And of course, sandwiched between my cooking and gardening I try and work! Never a dull moment, I can tell you!

The Boy, Little Fairy and Smiley Cat

Freddy and The Little Fairy - both happy to be back together

Last Friday, 4th November, my best friend Ineke and I drove to France in Thomas (my Range Rover) to pick up the cats: The Boy, Little Fairy and Smiley Cat. Included in that journey was also the overseeing of the final move from Peymeinade when the last bits and pieces of furniture and my outdoor plants would be transported to Belaugh by Tony, our removal man.

Earlier in the week I’d received an email saying that the weather that weekend would not be brilliant in the South of France as heavy rains were forecast.  As it turned out, it was to be far worse – life-threatening in fact!

After our overnight stay in Buchères, Saturday morning found us up early and away in Thomas to complete our journey. As we chatted so the kilometres rolled by and we were soon driving through Lyon. Here we encountered a light rain but the skies told nothing of what was yet to come.

Approaching the outskirts of Toulon we both felt something wasn’t quite right as dark, iron-grey skies and darker Cumulonimbus clouds bubbled up around us. By the time we reached Toulon the heavens opened and we found ourselves in one of the worst storms ever experienced in the Alpes-Maritimes.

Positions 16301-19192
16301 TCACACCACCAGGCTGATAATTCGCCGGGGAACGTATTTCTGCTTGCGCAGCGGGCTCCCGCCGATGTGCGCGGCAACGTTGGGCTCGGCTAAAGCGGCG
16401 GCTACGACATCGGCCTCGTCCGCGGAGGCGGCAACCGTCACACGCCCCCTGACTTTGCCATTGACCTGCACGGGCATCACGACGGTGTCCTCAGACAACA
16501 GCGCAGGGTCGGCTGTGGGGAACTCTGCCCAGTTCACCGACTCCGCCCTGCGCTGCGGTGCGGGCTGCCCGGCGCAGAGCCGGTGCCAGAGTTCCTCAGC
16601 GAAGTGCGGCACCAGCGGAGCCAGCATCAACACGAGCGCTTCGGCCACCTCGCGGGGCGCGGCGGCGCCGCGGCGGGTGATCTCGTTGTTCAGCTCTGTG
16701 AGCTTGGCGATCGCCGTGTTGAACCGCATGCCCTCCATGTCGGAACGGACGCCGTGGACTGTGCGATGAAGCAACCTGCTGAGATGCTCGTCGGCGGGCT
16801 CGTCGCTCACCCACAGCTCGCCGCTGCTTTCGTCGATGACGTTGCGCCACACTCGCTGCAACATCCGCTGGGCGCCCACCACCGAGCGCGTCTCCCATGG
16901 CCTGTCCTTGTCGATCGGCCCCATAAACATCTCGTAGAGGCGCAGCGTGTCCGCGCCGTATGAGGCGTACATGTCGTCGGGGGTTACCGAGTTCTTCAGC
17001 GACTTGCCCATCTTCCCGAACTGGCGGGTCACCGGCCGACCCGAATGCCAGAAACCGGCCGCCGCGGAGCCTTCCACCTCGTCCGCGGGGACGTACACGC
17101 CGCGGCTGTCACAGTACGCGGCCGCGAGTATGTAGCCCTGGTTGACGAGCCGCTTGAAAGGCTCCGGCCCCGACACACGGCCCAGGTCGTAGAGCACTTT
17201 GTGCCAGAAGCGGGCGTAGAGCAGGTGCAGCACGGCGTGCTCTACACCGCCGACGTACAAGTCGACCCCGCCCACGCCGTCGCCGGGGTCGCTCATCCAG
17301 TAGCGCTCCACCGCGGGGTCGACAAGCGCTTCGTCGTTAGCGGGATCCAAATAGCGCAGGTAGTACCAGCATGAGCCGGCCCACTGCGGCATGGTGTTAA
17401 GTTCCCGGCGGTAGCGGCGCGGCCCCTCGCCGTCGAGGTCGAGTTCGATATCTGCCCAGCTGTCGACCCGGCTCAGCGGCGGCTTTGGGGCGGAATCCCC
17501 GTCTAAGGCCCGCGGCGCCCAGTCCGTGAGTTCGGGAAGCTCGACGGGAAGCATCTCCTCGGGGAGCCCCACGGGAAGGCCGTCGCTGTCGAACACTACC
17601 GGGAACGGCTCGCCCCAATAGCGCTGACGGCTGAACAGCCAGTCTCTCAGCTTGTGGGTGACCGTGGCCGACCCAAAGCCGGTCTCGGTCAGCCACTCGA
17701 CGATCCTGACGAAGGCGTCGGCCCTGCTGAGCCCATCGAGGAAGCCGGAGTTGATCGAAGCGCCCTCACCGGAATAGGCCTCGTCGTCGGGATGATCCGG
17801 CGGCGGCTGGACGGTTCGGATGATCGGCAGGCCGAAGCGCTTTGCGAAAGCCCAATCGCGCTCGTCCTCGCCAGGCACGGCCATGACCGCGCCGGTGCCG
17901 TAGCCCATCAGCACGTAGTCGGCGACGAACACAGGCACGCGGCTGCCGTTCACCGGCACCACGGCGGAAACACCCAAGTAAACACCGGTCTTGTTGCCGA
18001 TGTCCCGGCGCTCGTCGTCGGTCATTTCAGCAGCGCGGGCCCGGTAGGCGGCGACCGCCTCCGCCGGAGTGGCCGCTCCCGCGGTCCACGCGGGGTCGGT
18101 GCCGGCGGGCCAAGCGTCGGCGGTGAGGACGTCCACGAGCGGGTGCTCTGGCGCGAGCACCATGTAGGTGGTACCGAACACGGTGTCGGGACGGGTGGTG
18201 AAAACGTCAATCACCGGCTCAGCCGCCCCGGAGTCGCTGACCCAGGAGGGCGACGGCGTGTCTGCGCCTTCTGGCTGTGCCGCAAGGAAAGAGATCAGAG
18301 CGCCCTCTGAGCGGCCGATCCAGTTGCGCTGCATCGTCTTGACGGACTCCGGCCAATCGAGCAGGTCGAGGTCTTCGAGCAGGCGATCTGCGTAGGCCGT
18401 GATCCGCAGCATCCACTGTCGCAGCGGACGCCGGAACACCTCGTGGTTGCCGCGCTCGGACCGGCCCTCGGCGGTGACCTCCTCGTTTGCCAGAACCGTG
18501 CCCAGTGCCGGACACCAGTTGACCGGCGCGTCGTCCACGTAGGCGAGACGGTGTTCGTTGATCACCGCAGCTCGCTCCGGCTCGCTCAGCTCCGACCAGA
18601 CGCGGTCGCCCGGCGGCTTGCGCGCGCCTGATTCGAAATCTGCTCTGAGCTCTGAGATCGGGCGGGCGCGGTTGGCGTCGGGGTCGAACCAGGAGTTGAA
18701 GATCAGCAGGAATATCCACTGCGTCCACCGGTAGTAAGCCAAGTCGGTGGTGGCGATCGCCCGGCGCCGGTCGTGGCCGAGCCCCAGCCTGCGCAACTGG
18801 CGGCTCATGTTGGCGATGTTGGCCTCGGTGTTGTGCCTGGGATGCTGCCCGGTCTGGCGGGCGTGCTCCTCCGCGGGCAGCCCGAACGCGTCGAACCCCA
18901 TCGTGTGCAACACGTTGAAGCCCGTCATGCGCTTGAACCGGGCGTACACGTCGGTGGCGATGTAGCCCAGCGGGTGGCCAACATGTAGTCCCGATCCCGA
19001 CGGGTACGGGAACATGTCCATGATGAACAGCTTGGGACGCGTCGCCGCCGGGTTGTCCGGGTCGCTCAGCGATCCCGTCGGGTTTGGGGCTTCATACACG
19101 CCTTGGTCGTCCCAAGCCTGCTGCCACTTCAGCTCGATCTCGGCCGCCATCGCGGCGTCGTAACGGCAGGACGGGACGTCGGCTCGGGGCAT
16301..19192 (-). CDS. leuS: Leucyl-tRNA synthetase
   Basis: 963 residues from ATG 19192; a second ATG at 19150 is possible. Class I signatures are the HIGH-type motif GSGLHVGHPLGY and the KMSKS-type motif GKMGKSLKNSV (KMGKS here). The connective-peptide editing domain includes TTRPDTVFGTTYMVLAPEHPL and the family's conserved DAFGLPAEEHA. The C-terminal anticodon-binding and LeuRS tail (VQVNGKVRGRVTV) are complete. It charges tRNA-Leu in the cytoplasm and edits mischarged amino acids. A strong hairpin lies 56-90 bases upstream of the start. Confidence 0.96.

Driving became almost impossible as the motorway vanished under a deluge of water and merged with white-out sheets of rain. Spectacular lightening strikes of awesome magnitude hit from all sides as cracks of thunder blasted our senses. It was simply awesome – and incredibly scary.

Amazingly, we made it through the storm and arrived in Chateauneuf-de-Grasse where our Campanile hotel was booked. It rained continuously throughout the night with more thunderstorms thrown in for good measure. Sunday dawned and it was still hammering down. We arrived in Peymeinade to further thunderstorms – but which magically stopped as Tony arrived with his van – and my last move was done under clear skies.